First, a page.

Preventive Controls Presentation by Hogan Lovells

FDA’s Proposed Rule under FSMA for
Preventive Controls
Key Takeaways and Highlights
Joseph A. Levitt, Partner
Elizabeth Barr Fawell, Associate
January 11, 2013
Introduction and Overview
10 Key Takeaways
Highlights from Major Provisions
Key Points from the Produce Safety Proposed Rule
Question and Answer Session
• FDA has proposed two new regulations under
– Preventive Controls for human food
Food Defense to come later
– Produce Safety
• Comments due May 16, 2013 (120 days)
• FDA says that more proposed rules are forthcoming
Overview of Preventive Controls Proposal
• Adds a new set of regulations
implementing the Hazard Analysis
and Risk-Based Preventive
Controls provision of FSMA
• Updates and revises the cGMPs in
Part 110
• Includes several exemptions and
modified requirements
• Includes a subpart on
• Would place everything in a new
Part 117
10 Key Takeaways
1. Proposed rule generally tracks the statute
• Hazard analysis; preventive controls; monitoring;
corrective actions; verification; reanalysis; and
2. FDA generally provides industry flexibility
• Each facility to tailor food safety plan to its own
3. FDA has tried to align proposal with HACCP
• Preamble traces origins of HACCP
• Repeated references to other government HACCP
10 Key Takeaways (continued…)
4. Testing/supplier verification not required (yet)
• FDA notes cost implications
Economic analysis assumptions
• Nevertheless, FDA describes expectations in detail
• Requests comment on inclusion in final rule
• Need to read preamble and Appendix
5. Validation of preventive controls key issue
• FDA expects high level of scientific justification
6. Warehouse exemption
• Non-refrigerated warehouses – exempt
• Refrigerated warehouses – modified controls
• Frozen warehouses – based on reason for freezing
10 Key Takeaways (continued . . .)
7. High emphasis on recordkeeping/FDA access
Keep records on-site at least 6 months
Always keep food safety plan on-site
Facility profiles (requested comment)
Remote access (requested comment)
Electronic records (Part 11)
8. Updates to cGMPs
• Outgrowth of cGMP Modernization Initiative
• Would replace Part 110 in its entirety
10 Key Takeaways (continued . . . )
9. Defines small and very small businesses
• Small – less than 500 employees across the entire
company (SBA definition)
• Very small – either $250,000, $500,000, or $1,000,000 in
annual sales of food
10. Compliance dates
• 1 year for large businesses
• 2 years for small businesses
• 3 years for very small businesses
** All from date of publication of Final regulation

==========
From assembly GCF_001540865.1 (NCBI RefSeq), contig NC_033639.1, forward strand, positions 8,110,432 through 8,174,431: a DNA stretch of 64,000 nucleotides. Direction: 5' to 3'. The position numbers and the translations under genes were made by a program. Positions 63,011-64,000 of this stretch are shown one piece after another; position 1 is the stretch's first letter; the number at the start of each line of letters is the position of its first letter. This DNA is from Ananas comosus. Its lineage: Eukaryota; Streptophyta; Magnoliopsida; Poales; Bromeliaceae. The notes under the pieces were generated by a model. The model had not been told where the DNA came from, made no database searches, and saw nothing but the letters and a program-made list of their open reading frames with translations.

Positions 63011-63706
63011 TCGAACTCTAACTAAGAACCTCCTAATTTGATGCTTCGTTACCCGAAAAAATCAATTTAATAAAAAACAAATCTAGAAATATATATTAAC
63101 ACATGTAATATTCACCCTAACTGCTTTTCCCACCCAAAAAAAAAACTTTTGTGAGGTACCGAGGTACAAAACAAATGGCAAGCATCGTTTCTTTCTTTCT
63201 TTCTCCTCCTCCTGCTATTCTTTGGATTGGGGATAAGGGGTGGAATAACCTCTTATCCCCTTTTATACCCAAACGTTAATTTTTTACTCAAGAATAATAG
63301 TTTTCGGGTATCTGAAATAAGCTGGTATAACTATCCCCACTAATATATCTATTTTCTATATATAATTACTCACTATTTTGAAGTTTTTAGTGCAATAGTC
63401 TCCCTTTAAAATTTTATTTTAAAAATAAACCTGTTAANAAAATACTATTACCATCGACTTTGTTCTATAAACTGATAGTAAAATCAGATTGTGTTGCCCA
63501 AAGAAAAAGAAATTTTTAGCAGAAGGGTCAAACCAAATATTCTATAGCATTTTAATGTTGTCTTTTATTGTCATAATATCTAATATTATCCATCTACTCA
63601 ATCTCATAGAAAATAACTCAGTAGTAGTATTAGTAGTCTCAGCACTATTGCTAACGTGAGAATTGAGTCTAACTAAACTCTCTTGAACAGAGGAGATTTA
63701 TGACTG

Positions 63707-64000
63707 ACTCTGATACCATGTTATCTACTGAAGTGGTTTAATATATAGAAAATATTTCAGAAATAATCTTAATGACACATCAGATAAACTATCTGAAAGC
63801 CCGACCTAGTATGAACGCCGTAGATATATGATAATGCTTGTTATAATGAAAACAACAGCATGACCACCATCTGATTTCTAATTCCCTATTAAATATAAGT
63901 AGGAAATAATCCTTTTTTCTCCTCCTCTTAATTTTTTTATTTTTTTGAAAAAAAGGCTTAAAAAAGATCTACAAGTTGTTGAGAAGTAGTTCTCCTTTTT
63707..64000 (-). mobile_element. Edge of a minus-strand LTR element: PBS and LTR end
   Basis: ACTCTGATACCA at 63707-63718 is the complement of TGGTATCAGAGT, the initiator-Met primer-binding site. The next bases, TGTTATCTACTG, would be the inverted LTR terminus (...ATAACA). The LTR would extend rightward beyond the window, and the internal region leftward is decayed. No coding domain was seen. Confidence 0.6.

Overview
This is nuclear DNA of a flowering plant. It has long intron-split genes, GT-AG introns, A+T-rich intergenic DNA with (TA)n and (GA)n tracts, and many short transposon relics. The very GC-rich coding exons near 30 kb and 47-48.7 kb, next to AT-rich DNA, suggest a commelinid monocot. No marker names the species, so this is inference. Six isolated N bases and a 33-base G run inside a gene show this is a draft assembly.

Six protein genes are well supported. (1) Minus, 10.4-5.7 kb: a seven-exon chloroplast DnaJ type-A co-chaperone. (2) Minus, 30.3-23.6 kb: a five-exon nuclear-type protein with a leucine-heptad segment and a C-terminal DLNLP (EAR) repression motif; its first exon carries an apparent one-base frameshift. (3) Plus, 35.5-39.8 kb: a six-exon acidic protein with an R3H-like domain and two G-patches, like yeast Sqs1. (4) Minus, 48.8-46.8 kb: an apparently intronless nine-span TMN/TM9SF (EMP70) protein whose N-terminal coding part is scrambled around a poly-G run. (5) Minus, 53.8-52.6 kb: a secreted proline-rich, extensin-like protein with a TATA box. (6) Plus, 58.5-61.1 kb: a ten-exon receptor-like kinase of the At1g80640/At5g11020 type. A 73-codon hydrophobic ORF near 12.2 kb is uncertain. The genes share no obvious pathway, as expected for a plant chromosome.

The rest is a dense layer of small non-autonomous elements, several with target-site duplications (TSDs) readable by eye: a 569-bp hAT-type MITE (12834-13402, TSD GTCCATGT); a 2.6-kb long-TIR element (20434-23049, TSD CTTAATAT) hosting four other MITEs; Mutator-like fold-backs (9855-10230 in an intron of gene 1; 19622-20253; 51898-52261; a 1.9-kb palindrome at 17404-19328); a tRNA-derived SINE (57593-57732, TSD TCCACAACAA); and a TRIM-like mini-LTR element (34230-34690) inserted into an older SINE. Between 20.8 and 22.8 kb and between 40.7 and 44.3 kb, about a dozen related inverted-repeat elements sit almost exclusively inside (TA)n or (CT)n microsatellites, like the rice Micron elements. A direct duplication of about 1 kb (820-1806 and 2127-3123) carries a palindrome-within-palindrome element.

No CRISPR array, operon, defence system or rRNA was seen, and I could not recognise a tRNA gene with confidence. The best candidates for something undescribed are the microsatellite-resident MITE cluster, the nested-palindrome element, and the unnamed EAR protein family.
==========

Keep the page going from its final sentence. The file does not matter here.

Food Safety Plan
• Prepared (or preparation overseen) by “qualified
• Signed and dated by owner,
operator, or agent in charge
initially and each time modified
• Would need to include:
– Hazard analysis
– Preventive controls
– Procedures for monitoring (including frequency), corrective
actions, and verification
– Recall plan
• Would need to be written
Hazard Analysis
• Identify and evaluate “known or reasonably
foreseeable hazards” for each type of food
– Proposal specifies categories of hazards to consider
during identification
– Proposal specifies factors to consider
during evaluation, including:
Severity of illness
Environmental pathogens in RTE foods
exposed to the environment
Foreseeable consumer use
• Determine which hazards are
“reasonably likely to occur”
• Include a justification for conclusions reached
Preventive Controls
• Identify and implement preventive controls for those
hazards reasonably likely to occur
• Preventive controls must include,
as appropriate:
Process controls
Allergen controls
Sanitation controls
Other controls
Recall plan
• Although FSMA identified cGMPs, supplier
verification, and employee hygiene as preventive
controls, the proposed rule does not
Preventive Controls continued . . .
• Process controls: procedures,
practices, and processes performed on
– Cooking, cooling, drying, acidifying, etc.
• Sanitation controls
– Would be required in certain situations
– Would need to include procedures for the
cleanliness of food contact surfaces and
the prevention of cross contact and cross
• Allergen controls: procedures,
practices, and processes to
– Protect food from cross contact during
storage and use
– Ensure proper labeling
Preventive Controls continued . . .
• Preventive controls may be
implemented at critical control points
(CCPs), and also may be
implemented at points other than
• Parameters associated with the
control (the factors that must be
controlled) would be required
– The maximum or minimum value or
combination of values to which the
parameter must be controlled
– This is similar to requiring critical
limits at critical control points, but
would apply to all preventive controls,
whether at a CCP or another point
Recall Plan
• A written recall plan would be required
• Would be required to contain procedures for: